The subject matter for Harriet Moore Ballard's paintings comes from two places: the indoor home life, and the outdoor life of nature and experiences. She puts these ideas into a grab bag of images that can be accessed during the process of painting.
The roots of her art come from the abstract ideas of been Nicholson, Matisse, and Braque, which she was exposed to while living in London and Provence in an earlier life.
Building a house in Mexico in the 1990’s introduced her to a structural discipline as well as random on-the-spot decisions which influence her artistic process; for example a grid pattern with a spontaneous splotch of paint. She also likes contrasts in imagery such as mixing abstract marks with recognizable forms. Although her medium of choice is oil, she is currently experimenting with ink, acrylic, collage, silkscreen and digital technology.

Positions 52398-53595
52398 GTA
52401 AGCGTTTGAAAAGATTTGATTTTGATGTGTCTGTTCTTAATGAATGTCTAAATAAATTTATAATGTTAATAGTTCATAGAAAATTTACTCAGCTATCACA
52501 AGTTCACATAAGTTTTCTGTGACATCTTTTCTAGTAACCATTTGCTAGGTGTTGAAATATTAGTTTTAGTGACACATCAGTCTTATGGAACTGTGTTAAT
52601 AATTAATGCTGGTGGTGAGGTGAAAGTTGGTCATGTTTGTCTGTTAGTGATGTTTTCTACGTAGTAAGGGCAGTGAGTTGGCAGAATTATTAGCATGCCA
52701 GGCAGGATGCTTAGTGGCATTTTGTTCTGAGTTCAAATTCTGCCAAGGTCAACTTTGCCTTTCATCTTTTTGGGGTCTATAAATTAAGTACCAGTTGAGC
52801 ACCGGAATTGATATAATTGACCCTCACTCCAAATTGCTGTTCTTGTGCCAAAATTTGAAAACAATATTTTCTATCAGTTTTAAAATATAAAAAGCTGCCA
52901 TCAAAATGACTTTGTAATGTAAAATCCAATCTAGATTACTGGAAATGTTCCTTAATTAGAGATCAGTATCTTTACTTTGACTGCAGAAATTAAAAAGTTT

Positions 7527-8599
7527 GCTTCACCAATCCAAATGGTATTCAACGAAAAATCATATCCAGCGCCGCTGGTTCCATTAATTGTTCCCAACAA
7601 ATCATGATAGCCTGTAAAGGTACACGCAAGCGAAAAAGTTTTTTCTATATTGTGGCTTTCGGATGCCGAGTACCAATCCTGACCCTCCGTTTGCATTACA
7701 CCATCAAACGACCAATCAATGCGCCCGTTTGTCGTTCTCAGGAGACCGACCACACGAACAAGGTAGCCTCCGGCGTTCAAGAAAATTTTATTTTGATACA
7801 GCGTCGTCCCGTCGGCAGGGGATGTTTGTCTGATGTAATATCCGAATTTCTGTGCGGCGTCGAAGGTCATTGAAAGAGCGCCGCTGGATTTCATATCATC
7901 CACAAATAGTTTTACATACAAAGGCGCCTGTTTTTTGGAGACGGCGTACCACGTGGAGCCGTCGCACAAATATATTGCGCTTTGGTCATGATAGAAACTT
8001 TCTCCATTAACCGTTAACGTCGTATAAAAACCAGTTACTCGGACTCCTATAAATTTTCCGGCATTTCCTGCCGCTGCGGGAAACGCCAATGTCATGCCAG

Harriet has a BFA from the Cleveland Institute of Art, and an MFA from the Instituto de Allende, an affiliate of the University of Guanajuato. Her paintings are in many collections in New England including the New Britain Museum of American Art, as well as other parts of the United States, Europe and Mexico.